Generally, we like to have more control over our life rather than less control. This is certainly true for me. Many messages in our culture reinforce this desire. In fact, they foster the expectation we can virtually control our life and destiny in terms of wealth, physical looks, relationships, aging, and more.
In contrast, we come to one of the profound truths dramatized over and over in the Revelation to John. God rules the cosmos. This includes your life and mine. Yes, we have some control over our life, but it is limited. It is actually a falsehood broadcast in our world – estranged from and set against God – that we should and can be the controller of our life.
The reality is we are limited beings. There simply is much we cannot control. After so many “natural” disasters in the last year, we should well understand this anew. We are limited because we are creatures, not the creator. God made us, not we ourselves. We depend on God for life and for quality of life.
This does not mean we loll about in life, weak and passive. We act, for God made us to be actors in the world. But we act under God’s rule, under his guidance and care for the world, for you, and for me. God made us to live in faithful dependence on him. We live thus by letting him shape and direct us in accord with his holy character and his good and loving purposes for us, for others, and for creation.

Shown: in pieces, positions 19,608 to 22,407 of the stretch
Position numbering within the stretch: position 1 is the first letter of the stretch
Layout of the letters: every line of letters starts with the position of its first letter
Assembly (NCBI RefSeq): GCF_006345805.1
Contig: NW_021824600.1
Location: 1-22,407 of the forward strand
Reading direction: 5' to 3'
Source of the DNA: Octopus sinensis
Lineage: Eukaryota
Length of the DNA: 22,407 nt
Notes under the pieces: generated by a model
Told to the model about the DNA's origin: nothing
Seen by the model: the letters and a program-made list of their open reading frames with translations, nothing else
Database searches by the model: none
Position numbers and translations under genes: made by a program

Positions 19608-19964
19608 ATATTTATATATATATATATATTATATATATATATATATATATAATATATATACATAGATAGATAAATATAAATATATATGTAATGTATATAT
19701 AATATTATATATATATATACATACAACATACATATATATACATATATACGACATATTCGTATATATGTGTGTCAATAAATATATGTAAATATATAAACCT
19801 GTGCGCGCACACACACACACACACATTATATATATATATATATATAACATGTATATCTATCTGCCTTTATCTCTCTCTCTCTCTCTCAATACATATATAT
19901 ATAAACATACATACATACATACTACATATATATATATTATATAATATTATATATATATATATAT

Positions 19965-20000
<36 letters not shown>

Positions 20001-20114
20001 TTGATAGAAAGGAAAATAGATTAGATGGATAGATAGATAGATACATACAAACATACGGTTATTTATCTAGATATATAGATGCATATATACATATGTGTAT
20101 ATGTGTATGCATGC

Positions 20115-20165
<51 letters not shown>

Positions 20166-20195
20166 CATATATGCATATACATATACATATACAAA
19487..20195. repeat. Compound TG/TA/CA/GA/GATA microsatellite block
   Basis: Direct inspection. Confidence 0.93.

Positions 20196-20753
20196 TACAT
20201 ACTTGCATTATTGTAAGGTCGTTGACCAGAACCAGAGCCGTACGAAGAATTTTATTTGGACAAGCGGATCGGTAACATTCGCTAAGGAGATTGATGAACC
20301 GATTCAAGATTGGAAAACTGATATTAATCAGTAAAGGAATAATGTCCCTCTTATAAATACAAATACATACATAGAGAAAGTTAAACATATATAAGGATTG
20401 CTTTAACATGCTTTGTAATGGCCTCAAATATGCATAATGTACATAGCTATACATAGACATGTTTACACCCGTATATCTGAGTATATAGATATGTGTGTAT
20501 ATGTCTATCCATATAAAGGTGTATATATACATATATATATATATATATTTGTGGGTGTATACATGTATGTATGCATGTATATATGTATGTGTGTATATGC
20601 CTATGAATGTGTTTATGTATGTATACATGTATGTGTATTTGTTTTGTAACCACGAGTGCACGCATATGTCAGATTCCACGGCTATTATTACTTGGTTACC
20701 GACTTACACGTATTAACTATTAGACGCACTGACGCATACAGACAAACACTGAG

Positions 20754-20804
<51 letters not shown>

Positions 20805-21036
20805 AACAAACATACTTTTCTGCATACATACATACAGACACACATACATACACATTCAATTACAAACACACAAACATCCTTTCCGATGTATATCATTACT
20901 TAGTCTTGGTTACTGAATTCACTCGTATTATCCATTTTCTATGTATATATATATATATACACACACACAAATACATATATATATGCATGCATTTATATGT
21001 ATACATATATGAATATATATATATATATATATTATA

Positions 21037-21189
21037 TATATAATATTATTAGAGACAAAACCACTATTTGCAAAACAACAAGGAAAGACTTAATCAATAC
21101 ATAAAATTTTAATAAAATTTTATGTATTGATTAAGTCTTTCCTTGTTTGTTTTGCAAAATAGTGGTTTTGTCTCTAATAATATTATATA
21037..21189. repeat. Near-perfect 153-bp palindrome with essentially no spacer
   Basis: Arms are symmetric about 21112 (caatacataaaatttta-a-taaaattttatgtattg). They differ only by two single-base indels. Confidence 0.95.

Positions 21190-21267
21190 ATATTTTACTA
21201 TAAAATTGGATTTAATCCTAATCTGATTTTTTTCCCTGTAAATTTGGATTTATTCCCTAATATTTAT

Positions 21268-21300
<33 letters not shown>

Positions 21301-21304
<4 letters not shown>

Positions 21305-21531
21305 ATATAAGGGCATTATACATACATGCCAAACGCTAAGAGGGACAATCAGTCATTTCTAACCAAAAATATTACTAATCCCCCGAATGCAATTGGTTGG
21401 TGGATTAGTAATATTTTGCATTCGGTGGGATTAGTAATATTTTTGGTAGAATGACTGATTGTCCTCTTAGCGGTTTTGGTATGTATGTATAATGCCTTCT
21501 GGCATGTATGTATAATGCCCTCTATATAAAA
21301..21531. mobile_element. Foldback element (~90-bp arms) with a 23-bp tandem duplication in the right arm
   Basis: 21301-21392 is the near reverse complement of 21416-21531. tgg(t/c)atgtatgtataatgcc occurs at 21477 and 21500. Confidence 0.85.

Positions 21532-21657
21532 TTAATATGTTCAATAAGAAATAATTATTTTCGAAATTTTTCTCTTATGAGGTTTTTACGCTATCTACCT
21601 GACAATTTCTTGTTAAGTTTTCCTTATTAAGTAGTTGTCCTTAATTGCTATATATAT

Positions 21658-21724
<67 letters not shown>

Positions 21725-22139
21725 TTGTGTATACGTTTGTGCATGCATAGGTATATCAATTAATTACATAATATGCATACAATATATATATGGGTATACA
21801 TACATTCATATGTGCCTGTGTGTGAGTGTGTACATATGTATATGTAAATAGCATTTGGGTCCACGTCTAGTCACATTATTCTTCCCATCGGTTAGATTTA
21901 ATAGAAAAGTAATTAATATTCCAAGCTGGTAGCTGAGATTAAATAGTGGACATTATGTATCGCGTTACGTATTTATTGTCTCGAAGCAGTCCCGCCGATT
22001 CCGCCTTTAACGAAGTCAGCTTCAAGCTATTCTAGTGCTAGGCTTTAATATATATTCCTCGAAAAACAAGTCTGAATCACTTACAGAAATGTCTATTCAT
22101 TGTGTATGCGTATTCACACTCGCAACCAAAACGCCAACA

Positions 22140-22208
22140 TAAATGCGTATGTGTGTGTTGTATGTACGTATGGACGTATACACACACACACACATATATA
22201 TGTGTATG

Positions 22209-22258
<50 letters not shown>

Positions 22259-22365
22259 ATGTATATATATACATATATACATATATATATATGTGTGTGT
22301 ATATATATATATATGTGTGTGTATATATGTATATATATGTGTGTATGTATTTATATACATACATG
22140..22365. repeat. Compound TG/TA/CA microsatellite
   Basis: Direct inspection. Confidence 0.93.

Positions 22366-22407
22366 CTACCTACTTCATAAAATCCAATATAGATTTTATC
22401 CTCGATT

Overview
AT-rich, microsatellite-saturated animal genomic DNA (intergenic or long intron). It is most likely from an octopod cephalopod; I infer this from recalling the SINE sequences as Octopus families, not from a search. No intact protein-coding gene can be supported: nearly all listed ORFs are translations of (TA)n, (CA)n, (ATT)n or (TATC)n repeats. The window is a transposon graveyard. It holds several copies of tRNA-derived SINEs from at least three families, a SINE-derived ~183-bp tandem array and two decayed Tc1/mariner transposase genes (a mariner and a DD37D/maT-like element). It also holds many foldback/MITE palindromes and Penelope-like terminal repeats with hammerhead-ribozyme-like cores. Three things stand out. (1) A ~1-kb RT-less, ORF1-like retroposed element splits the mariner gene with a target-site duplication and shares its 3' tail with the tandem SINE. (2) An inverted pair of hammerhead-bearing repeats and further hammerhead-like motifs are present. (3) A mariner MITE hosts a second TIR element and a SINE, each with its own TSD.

With all of this in mind we find hope – good news! – in today’s passage from the Revelation to John: “[T]he mystery of God will be accomplished….” God is Lord – creator, redeemer, sustainer of the cosmos, and even of your life and mine. He will accomplish that which he has promised to do in the world and in us.
May we fully depend on this good news! May we give ourselves to God, to what he will accomplish for us and through us when we live in faithfulness to him. For, from beginning to end, God’s desires and purposes for us are wondrously good; and we need only give ourselves to him in faith, hope, and love to live and to live well in his steadfast, tender care.Gregory Strong